Tony Dow, older brother Wally on Leave It to Beaver, dies at 77

Tony Dow, who helped create the popular and enduring image of the American teen of the 1950s and ’60s as Wally Cleaver on the sitcom Leave It to Beaver, has died at the age of 77.

Rank Bilotta, who represented Dow in his work as a sculptor, confirmed his death in an email to the Associated Press.

No reason was given, but Dow was in hospice care and announced in May that he had been diagnosed with prostate and gallbladder cancer.

A post on Dow’s Facebook page on Tuesday reported that he had died prematurely, but his wife and management team later deleted the post, explaining that it was declared in error.

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Sitting from left, Jerry Mathers, Barbara Billingsley and Tony Dow, and, standing from left, Frank Banks and Ken Osmond, pose for a photo as they celebrate the 50th anniversary of Leave It to Beaver (Damien Dovargens, File/AP) We have gathered again to celebrate. ,

Dows Valley was the often annoyed but inevitably loving older brother who frequented the show as the title character, Theodore “Beaver” Cleaver, played by Jerry Mathers, who was synonymous with the sometimes hokey, wholesome image of a 1950s American family. .

Dow was born and raised in the Hollywood section of Los Angeles—his mother was a stuntwoman who worked as a double for silent film star Clara Bow—but her parents did not get her into show business. Pushed.

He did just a little bit of stage acting and appeared in a pair of pilots. After attending an open casting call, she landed her career-defining role as Wally.

Dow played the role on primetime on CBS and ABC for six seasons and over 200 episodes from 1957 to 1963, then in a syndicated sequel series for over 100 episodes in the 1980s.

“Tony was not only my brother on TV, but in many ways in life as well. He leaves a blank in my heart that will not be filled,” Mathers said in a Facebook post on Wednesday.

“Tony was always the kindest, most generous, gentle, loving, honest and humble person, and it was an honor and a privilege to be able to share memories with him for 65 years.”

On the show, Wally, sometimes himself the center of the plot, navigated the worlds of junior high and high school—his two-faced best friend Eddie Haskell—with little more wisdom than his younger brother.

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The show’s plot suggested that Wally was bound for great things—he mentions a desire to be an aerospace engineer—and that he finds himself in moral dilemmas that stem from his essential goodness.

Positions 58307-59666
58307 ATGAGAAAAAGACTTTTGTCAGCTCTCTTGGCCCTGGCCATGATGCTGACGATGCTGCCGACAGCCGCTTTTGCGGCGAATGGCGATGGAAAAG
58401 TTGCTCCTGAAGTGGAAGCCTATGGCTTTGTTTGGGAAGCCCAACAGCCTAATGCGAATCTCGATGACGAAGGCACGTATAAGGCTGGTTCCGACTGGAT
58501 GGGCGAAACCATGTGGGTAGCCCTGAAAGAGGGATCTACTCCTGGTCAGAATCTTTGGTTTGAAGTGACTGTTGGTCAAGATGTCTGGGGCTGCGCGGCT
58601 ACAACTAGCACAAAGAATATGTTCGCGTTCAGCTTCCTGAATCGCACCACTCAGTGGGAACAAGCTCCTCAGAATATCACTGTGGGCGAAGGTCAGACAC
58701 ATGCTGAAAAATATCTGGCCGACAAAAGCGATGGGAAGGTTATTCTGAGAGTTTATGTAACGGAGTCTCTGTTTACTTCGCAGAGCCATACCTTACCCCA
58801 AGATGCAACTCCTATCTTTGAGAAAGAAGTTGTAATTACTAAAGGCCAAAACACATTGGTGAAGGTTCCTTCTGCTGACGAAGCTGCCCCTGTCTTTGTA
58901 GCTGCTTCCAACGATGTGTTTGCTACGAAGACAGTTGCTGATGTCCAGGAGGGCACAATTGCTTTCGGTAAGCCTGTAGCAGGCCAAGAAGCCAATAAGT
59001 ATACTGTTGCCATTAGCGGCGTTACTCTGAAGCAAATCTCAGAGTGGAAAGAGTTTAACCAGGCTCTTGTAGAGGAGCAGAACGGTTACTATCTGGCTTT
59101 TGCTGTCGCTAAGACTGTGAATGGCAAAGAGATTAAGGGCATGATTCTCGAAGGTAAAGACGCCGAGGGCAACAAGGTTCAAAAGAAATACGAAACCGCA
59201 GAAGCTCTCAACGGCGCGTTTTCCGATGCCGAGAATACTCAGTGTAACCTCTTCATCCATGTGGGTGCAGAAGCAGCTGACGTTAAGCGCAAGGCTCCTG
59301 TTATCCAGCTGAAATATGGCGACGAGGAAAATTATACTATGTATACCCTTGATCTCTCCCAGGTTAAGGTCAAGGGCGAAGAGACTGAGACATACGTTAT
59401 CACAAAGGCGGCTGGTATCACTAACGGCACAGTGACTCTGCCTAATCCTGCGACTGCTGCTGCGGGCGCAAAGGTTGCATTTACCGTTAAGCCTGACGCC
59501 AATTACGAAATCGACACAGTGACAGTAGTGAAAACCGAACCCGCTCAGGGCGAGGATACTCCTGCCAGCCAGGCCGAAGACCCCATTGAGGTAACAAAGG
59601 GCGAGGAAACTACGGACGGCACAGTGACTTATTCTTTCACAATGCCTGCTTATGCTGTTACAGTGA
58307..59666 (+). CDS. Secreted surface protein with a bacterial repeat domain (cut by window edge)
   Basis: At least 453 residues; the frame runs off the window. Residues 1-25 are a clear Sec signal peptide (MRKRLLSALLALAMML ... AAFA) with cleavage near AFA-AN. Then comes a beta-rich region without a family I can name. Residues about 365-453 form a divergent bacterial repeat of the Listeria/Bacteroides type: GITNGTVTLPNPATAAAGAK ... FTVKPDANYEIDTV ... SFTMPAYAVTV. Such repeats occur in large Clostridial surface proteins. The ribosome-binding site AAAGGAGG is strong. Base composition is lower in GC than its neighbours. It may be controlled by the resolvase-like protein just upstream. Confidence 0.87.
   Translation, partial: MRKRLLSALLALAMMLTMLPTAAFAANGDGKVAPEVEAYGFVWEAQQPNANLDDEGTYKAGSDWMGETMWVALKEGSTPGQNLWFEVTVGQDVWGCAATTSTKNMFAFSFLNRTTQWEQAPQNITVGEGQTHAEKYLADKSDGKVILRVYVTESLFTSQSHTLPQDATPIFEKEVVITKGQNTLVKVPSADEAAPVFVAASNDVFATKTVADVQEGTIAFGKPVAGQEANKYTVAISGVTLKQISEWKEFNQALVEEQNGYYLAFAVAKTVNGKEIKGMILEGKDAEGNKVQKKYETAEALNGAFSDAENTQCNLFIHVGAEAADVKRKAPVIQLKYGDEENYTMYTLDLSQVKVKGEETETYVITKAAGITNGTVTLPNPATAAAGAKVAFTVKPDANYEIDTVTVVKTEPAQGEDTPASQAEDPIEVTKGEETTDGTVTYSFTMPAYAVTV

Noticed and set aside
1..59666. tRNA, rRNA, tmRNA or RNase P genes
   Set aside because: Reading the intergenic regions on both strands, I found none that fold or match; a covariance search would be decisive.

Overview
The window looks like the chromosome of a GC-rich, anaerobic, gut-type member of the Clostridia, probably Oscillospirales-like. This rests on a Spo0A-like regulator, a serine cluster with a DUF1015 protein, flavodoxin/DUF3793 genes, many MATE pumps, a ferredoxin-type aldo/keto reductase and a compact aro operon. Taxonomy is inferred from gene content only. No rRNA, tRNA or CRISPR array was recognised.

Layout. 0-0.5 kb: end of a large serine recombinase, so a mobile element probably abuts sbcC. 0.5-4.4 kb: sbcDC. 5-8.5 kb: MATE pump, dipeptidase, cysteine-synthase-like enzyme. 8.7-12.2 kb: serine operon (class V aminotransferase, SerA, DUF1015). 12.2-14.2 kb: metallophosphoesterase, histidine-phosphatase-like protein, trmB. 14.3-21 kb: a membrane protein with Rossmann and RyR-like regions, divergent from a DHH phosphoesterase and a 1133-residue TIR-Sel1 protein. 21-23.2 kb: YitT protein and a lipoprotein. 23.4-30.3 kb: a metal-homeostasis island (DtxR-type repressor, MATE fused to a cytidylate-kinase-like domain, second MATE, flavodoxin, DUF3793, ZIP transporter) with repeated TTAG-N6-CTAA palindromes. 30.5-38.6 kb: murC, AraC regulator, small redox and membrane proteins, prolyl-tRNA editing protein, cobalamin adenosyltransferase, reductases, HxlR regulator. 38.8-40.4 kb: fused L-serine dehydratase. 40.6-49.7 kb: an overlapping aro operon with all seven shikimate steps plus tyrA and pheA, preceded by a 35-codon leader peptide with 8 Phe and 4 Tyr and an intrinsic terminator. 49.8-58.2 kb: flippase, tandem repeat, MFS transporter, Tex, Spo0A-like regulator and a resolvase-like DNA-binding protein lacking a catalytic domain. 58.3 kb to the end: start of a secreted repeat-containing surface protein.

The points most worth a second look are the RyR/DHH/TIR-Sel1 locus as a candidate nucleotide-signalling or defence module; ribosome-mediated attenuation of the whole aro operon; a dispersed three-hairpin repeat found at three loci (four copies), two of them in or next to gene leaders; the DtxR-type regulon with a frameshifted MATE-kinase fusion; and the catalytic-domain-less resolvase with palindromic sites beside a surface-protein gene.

The show was still popular when it went off the air, but it naturally ended with Wally going off to college and Beavers bound for high school.

After Dow’s death, Mathers and Rusty Stevens, who played Beaver’s friend Larry Mondello, were the only surviving members of the show’s main cast. Beaumont died in 1982. Barbara Billingsley, who played mother June Cleaver, died in 2010. Ken Osmond, who played Haskell, passed away in 2020.

Dow would appear as a guest star in other TV series in the 1960s, 70s and 80s, including My Three Sons, Dr. Kildare, Adam-12, Emergency, Square Pegs and Knight Rider.

He took a break from acting in the late 1960s to serve three years in the US National Guard.

From 1983 to 1989, in the midst of a cultural frenzy for nostalgia television, Dow reprized the role of Wally in The New Leave It to Beaver.

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Dow was well-known in the UK for his work as a director on Only Fools and Horses (Damien Dovargens, File/AP)

He began writing and directing episodes of that series, and would go on to serve as a director in television in the 1990s on shows including The New Lassie, Babylon 5, Harry and the Henderson and Star Trek: Deep Space Nine.

He was also well known in the UK for his work as a director on Only Fools and Horses.

At a time when such revelations were rare, Dow went public with his clinical depression in the 1980s and made self-help videos on how to acknowledge and deal with the illness.

Dow worked as an artist, gaining an outstanding reputation as a sculptor, with appearances in later years at pop culture conventions, often with Mather.

A bronze piece of his was accepted into the 2008 Société Nationale des Beaux-Arts, a 150-year-old art show held annually in the Louvre.

Dow told The Associated Press in 2012 that his inauguration brought out people eager to see his art work side by side with Beaver’s older brother.

“I think it’s hard, especially with the Wally image, to be taken seriously on anything other than that,” she said with a chuckle and nod.

Dow is survived by his wife of 42 years, Lauren, son Christopher, daughter-in-law Melissa and brother Dion.